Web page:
Making the most of waste to save more!

NEW FUEL: environmental coordinator Steve Groves and works manager Ashley Bryan with samples of SRF which consists of plastics, packaging materials, paper, wood and other material found in domestic and industrial wastes. Photo contributed.
NEW FUEL: environmental coordinator Steve Groves and works manager Ashley Bryan with samples of SRF which consists of plastics, packaging materials, paper, wood and other material found in domestic and industrial wastes. Photo contributed.

LAFARGE is looking to use a fourth waste-derived material as fuel at its Hope Works.

The firm is to apply to the Environment Agency to use solid recovered fuel in addition to tyre chips, meat and bone meal and processed sewage pellets.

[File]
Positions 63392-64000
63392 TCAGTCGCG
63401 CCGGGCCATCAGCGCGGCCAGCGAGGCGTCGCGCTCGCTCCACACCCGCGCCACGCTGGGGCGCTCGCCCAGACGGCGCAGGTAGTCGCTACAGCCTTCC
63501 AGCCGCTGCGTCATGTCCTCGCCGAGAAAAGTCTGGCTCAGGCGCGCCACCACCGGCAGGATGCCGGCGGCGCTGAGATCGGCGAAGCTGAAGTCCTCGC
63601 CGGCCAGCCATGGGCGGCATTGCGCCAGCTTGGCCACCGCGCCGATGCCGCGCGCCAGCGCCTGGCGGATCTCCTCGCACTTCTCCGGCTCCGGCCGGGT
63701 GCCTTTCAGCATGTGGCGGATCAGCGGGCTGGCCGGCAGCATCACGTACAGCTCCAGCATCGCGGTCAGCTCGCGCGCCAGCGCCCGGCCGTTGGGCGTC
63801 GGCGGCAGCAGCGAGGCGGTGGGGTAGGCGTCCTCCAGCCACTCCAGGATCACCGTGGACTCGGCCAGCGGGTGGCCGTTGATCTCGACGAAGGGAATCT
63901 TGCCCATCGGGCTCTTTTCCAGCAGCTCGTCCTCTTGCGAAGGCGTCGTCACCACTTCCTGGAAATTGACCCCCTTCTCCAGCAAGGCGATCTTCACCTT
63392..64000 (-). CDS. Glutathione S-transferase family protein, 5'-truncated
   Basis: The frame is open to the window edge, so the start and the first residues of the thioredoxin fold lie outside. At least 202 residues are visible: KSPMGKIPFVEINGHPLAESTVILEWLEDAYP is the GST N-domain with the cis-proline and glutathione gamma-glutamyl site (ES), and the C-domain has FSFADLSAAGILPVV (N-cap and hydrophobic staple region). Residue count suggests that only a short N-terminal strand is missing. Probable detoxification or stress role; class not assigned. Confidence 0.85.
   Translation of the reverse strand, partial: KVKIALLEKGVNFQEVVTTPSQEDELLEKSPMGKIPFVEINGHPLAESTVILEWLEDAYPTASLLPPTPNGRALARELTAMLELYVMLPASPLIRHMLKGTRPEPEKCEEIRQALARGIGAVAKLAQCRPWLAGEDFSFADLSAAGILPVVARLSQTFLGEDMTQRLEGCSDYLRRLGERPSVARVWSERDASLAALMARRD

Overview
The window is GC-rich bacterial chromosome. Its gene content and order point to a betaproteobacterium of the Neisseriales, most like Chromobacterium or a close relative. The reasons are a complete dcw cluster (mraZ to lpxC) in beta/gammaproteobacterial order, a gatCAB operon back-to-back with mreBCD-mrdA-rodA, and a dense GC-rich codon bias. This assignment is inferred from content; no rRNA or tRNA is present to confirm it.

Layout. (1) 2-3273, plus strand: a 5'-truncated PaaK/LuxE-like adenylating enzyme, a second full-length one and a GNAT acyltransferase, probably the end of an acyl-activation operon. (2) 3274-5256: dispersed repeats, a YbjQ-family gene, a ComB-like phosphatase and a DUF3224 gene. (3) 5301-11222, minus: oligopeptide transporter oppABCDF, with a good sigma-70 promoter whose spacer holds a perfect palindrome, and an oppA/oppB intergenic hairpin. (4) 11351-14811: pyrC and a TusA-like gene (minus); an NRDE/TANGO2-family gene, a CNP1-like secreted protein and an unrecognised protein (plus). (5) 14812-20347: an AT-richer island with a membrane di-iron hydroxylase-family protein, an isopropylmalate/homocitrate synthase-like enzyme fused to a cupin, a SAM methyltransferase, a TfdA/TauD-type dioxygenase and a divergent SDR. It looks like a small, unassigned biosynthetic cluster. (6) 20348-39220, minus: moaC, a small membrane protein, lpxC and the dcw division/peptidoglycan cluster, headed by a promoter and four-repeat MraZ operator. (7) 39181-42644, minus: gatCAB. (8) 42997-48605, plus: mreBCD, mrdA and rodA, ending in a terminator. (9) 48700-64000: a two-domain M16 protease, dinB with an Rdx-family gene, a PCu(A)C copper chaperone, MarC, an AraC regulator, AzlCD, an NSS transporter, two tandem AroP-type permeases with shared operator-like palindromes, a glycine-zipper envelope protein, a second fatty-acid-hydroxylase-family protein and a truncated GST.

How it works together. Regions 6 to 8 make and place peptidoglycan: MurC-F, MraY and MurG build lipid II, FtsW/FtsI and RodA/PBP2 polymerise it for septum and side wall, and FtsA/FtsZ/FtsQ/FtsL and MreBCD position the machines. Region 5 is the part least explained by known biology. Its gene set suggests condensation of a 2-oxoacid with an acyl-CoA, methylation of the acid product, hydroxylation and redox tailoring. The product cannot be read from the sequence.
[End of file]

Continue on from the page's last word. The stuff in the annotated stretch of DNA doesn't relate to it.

Hope Works manager Ashley Bryan said: “Waste-derived fuels are a fantastic success story for Lafarge. At a time when we are dealing with a turbulent market, and continually escalating costs, these fuels offer us an all-round solution.”

“What we offer is a route to use this material in a very positive way, gaining valuable energy from a waste and helping reduce our carbon footprint and energy bill at the same time.”

He said the move would help them retain their competitive position in a challenging market.

The company is consulting with the local community to find out people’s views. A newsletter has been sent out and an exhibition is to be held at the company’s Social Club, on Friday February 24 from 4pm-7pm and Saturday February 25 from 10am-noon

The Club has its own turning off Pindale Road and its own car park.

If given the go-ahead, the new fuel could save up to 24,000 tonnes of coal each year and reduce carbon dioxide emissions by up to 30,000 tonnes.